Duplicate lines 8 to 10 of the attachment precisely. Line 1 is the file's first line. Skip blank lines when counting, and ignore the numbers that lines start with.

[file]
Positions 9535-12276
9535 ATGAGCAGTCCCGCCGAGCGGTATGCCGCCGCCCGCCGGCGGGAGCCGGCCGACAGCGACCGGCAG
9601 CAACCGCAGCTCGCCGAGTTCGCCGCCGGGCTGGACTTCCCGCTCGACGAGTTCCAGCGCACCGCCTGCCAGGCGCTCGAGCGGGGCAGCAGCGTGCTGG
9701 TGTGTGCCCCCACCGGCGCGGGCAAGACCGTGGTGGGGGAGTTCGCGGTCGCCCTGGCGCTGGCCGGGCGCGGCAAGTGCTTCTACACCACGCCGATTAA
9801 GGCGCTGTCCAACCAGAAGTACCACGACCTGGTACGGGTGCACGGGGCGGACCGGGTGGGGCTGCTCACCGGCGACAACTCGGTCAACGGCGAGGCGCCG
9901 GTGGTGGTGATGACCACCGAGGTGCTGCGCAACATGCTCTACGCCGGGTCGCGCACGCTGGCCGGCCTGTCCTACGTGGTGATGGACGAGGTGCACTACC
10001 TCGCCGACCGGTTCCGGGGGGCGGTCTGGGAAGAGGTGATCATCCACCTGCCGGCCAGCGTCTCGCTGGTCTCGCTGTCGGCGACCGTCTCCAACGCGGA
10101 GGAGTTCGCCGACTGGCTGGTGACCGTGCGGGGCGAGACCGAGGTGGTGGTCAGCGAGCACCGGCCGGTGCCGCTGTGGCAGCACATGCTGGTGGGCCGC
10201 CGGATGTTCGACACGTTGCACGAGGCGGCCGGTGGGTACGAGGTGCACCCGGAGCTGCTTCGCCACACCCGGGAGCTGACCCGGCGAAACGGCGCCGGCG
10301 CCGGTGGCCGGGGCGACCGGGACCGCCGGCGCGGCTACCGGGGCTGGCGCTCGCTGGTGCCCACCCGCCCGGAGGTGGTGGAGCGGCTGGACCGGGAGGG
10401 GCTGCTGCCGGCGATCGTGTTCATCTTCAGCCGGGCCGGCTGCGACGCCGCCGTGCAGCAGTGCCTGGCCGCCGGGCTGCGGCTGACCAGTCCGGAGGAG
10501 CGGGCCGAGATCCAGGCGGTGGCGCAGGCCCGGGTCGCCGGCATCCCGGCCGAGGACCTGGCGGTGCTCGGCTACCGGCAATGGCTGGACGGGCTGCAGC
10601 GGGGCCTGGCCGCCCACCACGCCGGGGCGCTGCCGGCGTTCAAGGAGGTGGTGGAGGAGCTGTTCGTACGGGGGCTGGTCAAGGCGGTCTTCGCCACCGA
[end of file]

10101 GGAGTTCGCCGACTGGCTGGTGACCGTGCGGGGCGAGACCGAGGTGGTGGTCAGCGAGCACCGGCCGGTGCCGCTGTGGCAGCACATGCTGGTGGGCCGC
10201 CGGATGTTCGACACGTTGCACGAGGCGGCCGGTGGGTACGAGGTGCACCCGGAGCTGCTTCGCCACACCCGGGAGCTGACCCGGCGAAACGGCGCCGGCG
10301 CCGGTGGCCGGGGCGACCGGGACCGCCGGCGCGGCTACCGGGGCTGGCGCTCGCTGGTGCCCACCCGCCCGGAGGTGGTGGAGCGGCTGGACCGGGAGGG